Turning seventy

Anonymous-Age 70

I found the run-up to my 70th birthday quite sobering. Mild ailments that I customarily ignored seemed to portend serious conditions. Feeling sleepy suddenly seemed age-related. Thinking about purchasing clothing or household items made me wonder whether this was the last time I would be buying a new coat/blanket/tea kettle. Now that my birthday has passed, things seem to be returning to normal – thank goodness!

The emotion that I find most helpful at this age is gratitude. I am grateful for good health, for the choices I have, for my family, for my friends, and for living in a place where I feel safe and free. When one feels grateful, it is impossible to feel angry. This realization has made a huge difference in my life. I try to turn anger around to gratitude – whether it’s a disappointment, a frustration, or a sadness that is triggering the potential for anger, I try to think instead about something in that vein for which I can be grateful. Waiting in a line? I’m grateful that I have my iphone to occupy me and take my mind off the “wasted” time. Time is never wasted when you have an iphone! Disappointment that one of my kids did something of which I disapprove? I’m grateful that they are their own people, with their own lives, making their own mistakes and successes, and that they are responsible for themselves. Of course, I lapse….I am human! But this paradigm shift h as really helped me to let go of things I used to want to control, and to relax about being of an age where I am not expected to control a lot.

Of course, I sometimes feel marginalized. I feel invisible in some situations. Our generation is on the fringes now. I don’t understand a lot of today’s culture, technology, or humor. But it’s okay – I have more time to process and enjoy the people and activities that bring me pleasure or challenge me in good ways. I’m ready to let it go and seek new ways to feel productive.

Giving myself permission not to be productive every minute of every day has been a huge freedom. It’s okay to read in the middle of the day. I can spend an hour walking somewhere instead of finding the most efficient way to get from point A to point B. I can talk on the phone to a friend and not worry about what I’m not doing…….most of the time!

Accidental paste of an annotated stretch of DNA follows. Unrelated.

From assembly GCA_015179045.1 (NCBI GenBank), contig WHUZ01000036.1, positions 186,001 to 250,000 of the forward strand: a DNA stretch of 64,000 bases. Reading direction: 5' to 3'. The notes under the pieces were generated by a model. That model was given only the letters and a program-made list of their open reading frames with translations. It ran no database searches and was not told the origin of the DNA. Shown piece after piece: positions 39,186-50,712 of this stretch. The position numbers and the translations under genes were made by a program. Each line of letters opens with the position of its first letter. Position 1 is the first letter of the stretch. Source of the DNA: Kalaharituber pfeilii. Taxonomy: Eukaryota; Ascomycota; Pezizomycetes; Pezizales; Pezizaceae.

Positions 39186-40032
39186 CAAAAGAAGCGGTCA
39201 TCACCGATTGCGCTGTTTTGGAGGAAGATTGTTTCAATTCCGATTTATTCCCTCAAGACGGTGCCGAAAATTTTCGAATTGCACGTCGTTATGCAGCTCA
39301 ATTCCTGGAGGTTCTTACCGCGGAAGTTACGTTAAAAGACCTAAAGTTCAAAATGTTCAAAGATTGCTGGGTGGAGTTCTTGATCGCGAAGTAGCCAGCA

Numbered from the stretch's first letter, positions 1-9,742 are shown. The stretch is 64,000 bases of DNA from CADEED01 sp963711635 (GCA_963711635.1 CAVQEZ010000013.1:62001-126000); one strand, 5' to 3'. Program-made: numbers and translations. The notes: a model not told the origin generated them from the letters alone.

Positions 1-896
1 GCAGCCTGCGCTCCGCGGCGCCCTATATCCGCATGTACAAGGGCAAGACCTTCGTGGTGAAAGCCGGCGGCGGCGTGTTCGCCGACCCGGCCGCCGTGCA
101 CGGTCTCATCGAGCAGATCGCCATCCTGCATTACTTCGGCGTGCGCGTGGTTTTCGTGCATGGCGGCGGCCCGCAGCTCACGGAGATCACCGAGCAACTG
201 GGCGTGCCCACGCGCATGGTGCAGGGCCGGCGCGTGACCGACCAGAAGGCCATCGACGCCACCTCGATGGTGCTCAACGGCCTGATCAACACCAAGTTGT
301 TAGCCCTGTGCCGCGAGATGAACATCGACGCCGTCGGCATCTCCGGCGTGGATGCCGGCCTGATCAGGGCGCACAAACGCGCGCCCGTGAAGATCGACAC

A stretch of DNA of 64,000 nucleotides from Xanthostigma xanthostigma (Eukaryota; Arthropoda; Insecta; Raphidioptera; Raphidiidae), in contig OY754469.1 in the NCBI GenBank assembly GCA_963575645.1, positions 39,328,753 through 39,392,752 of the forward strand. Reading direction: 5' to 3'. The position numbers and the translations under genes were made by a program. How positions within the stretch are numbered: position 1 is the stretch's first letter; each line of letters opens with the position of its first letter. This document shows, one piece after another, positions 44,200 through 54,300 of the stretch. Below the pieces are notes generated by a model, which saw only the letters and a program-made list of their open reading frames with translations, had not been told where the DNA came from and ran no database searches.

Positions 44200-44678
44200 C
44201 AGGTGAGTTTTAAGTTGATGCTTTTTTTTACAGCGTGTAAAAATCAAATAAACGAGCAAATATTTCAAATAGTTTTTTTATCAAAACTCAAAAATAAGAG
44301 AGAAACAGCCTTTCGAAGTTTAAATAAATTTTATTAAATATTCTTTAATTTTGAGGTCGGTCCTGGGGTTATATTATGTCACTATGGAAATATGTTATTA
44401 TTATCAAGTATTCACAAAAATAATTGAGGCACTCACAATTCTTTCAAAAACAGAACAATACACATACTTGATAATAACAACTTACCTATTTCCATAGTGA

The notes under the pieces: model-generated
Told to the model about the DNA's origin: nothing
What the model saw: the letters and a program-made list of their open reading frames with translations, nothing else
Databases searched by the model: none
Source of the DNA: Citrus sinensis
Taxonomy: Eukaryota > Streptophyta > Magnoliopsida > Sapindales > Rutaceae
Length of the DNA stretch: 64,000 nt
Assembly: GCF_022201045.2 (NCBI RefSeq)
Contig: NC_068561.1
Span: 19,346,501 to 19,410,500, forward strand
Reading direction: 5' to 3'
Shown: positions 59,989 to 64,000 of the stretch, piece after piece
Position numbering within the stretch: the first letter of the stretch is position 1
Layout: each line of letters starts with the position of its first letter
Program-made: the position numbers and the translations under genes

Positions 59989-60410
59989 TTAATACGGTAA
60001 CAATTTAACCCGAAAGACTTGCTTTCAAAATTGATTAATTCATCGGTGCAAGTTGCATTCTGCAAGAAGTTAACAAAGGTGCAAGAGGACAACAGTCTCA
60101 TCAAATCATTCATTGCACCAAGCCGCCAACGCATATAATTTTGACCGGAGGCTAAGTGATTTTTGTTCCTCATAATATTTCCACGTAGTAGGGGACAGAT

It’s a work in progress, this evolution to being a retired 70-year-old. But it is progress! And I’m feeling so grateful to have the opportunity to do it.

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One Response to Turning seventy

  1. Jane says:

    MY TURN

    July 3, 2010, my birth day; my day. All fireworks that will ensue are tributes to me on this occasion..they always have meant that to me. I remember birthday parties at summer camp with red, white and blue crepe paper streamers and hats…fireworks over the lake, singing, celebration, camaraderie.

    But this one is bigger than the rest. Turning 70 feels awesome, somehow daunting, unbelievable . My mother said at 60,”You feel like the same person you always were.” She was right, I do. I don’t feel old or elderly. Remember how old 70 year-olds used to seem?

    But this does seem like a landmark. Not the end of anything, but the beginning of the next era. I feel a bit of dread as I think about body parts deteriorating, mental powers diminishing. Memory fading, independence encroached upon.

    Some anticipatory anxiety..my usual MO. Tears in front of the mirror at the beauty salon. Kind words of support from my beautician. She restores me to youthful color each month, and I feel renewed when she has finished applying her art.

    I know, everyone says I “don’t look 70.” I have continued to exercise my mind and my body… the Sunday New York Times crossword puzzles, exercise classes several times a week, young friends, time with grandchildren, work that keeps me energized and rewarded, generally sensible eating habits. All these things seem to be keeping me buoyed and in good health. What is 70 supposed to look like? Is it the new 50?…60? Different for each person, I guess.

    Part of my sadness has to do with the fact that my parents both died in their seventies. I’d hate to believe that I only had a short time left in this world. There is so much more to do and see and enjoy. I want to be here as our grandchildren mature and reach important landmarks in their lives.

    Yes, I am currently healthier than my parents were at 70. Perhaps that will allow me more years than they had. What is ahead? I wonder.

    Then, a surprise 70th birthday bash with family and friends—a wonderful dinner followed by fireworks. The first birthday I have not shared with grandma whose birthday is near mine. Just for me. It felt good to be celebrated, by people I care about. A warm-hearted evening; an archival memory.

    And the day after—just another day, not unlike those recently passed. No sudden changes—Life goes on…gradually.

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